Above: "Un raton-laveur" (a racoon).


Today, let's talk about animals in general and animal genders specifically. You'll need to put aside everything you learned in biology for now because, for some reason, French speakers think of some animals as "all males" and others as "all females". I can only assume our ancestors had very poor observation skills.


Jokes aside, distinguishing male and female animals is not, in many cases, really important, so having a single word for both genders makes sense. And remember, animal names are just like any other noun in French; they are either masculine or feminine according to the sound and spelling of their ending. Therefore, as mad as it sounds, grammar (not biology!) dictates the "gender" of most animals in French.


As a rule of thumb, I'd say most animal names are masculine. I've listed some examples below, but it's just a random selection; otherwise we'll be here all night. Some names look and sound like the English ones, but when necessary, I underlined the little differences in the spelling to draw you attention to it.


In English

Male (un)

Pronunciation Tips

a panda

un panda

No difference

a kangaroo

un kangourou

"ou" is pronounced like the English "oo", but shorter

a dolphin

un dauphin

There is no "L" in French!

a zebra

un zèbre

"e" without accent is pronounced "uh" or not pronounced at all

a snake

un serpent

Don't pronounce that "T"

a parrot

un perroquet

"et" sounds like "e" in the word "merry". Don't pronounce that "T".

a ferret

un furet        


a swan

un cygne

"cy" = [see]. "gne" is harder to explain: "bite" that G.

a bear

un ours

Even though you are not supposed to pronounce the letter "s" when it is at the end of a French word, this is an exception. Please say it!       

an eagle


un aigle        

"ai" sounds like "e" in the word "merry" or "jet" and the "e" at the end is pronounced "uh" or not pronounced at all

a butterfly

un papillon

[PA PEE YOn] with a short "n"

a shark

un requin


a raccoon

un raton-laveur

This is a funny name. It literally means "little washing rat". For the record, it's bigger than a rat (about the size of a cat).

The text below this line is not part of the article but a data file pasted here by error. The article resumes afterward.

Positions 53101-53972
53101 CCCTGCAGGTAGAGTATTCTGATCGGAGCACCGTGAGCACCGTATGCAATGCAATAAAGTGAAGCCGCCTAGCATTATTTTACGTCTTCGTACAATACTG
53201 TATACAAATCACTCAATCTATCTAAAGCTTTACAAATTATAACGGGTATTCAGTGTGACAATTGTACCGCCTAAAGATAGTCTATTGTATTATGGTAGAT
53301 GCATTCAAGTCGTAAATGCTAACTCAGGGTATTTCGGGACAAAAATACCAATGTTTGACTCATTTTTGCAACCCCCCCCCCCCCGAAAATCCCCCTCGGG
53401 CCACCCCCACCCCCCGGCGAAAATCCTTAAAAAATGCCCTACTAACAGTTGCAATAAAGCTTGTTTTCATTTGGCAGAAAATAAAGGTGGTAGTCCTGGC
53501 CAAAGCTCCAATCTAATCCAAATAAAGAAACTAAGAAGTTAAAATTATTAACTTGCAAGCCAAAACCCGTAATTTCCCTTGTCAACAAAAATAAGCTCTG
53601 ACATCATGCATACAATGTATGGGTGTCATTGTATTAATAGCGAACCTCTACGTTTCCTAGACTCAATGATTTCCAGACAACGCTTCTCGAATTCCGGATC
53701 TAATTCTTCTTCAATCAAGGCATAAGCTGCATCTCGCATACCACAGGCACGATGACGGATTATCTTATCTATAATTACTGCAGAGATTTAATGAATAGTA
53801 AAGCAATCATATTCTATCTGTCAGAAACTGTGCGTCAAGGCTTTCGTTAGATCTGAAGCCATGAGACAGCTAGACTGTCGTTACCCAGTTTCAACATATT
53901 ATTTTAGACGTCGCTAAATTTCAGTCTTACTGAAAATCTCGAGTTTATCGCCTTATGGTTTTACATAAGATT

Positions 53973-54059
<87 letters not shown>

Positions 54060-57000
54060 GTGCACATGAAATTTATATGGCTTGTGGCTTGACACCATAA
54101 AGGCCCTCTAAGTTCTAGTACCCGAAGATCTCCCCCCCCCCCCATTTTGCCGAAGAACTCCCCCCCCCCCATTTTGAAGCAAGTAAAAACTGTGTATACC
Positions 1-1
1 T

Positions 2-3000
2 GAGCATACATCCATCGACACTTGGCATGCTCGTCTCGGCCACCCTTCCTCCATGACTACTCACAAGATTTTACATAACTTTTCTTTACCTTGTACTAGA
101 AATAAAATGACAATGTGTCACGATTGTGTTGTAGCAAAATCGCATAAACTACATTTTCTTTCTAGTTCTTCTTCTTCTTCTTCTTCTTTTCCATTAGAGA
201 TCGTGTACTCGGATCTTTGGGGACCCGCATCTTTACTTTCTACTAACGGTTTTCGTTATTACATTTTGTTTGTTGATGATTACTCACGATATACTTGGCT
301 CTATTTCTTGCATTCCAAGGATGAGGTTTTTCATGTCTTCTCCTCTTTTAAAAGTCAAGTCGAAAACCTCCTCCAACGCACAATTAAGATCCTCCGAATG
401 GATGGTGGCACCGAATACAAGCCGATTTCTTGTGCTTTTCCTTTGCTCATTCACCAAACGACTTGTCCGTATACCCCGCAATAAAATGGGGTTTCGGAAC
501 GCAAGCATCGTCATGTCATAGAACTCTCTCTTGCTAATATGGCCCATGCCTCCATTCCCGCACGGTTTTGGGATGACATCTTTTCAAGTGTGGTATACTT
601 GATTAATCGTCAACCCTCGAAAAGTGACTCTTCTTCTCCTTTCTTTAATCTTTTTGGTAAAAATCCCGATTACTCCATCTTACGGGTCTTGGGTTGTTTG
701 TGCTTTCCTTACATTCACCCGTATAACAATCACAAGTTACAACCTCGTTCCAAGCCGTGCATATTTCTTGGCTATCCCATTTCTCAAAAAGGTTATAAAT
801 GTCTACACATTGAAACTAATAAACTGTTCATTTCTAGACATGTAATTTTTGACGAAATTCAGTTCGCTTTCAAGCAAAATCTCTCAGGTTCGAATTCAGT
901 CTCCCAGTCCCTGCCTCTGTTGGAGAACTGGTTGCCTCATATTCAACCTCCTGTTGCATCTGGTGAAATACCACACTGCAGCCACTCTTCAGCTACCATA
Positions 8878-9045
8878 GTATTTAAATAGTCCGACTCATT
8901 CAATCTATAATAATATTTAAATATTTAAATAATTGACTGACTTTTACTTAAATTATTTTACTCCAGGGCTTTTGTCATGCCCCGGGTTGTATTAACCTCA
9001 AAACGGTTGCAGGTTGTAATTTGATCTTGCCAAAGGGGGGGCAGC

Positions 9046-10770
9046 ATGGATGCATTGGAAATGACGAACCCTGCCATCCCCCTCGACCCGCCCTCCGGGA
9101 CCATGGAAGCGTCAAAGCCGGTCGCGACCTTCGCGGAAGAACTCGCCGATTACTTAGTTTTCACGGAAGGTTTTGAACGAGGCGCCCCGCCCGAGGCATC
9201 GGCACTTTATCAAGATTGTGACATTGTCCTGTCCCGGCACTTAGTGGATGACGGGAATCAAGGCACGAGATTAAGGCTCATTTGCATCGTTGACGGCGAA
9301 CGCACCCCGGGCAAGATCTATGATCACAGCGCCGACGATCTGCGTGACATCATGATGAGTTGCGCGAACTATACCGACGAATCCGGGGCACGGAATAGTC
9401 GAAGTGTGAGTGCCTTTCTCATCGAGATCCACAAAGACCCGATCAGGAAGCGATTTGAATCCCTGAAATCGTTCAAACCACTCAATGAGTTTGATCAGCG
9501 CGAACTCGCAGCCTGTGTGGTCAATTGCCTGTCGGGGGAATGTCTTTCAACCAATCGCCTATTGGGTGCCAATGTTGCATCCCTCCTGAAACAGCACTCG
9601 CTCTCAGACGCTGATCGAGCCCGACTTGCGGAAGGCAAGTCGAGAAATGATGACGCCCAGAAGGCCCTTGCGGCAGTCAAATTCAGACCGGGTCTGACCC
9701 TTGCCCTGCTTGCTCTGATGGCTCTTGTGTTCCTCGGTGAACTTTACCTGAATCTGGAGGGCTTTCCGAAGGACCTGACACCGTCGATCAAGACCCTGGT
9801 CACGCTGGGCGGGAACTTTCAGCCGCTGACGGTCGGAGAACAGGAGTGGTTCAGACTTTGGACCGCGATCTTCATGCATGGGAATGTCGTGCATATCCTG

a squirrel

un écureuil

[AY KU RUH YUH]. Sorry about the word "squirrel". It's like a special kind of torture, I know! From my point of view, it's funny when you say it, so, go on, one more time!


On the other hand, common animals (like pets, farmed animals and some of the most famous exotic ones) often have separate names for the male and the female. Even though those names are (often) closely related, their pronunciation is slightly different. Make sure you stress that difference when you say it.

Males may have more than one name, especially if whether the animal has been castrated or not makes a difference.


Let's see some examples.


In English                

Male (un)

Female (une)                       

a cat

un chat … say [sha]

une chatte … say [shat]

a dog

un chien

une chienne            

a rabbit

un lapin

une lapine

a duck

un canard

une canne

a turkey

un dindon

une dinde

a horse

un cheval

une jument

a pig

un porc / cochon

une truie

a cow

un bœuf / taureau*

une vache

a sheep

un mouton / bélier*

une brebis

a chicken

un coq* / poulet

une poule

a wolf

un loup

une louve

a tiger

un tigre

une tigresse

a lion

un lion

une lionne

a monkey

un singe

une guenon

* not castrated


But "what about the all-female animals?" you might ask. Well, I'm glad you brought this subject up! Let me introduce you to 50 living beings that we always referred to as "she" in French. Without further ado, ladies and gentlemen, I give you:


(Personal image)


1. une marmotte

2. une loutre

3. une belette

4. une moufette

5. une taupe

6. une souris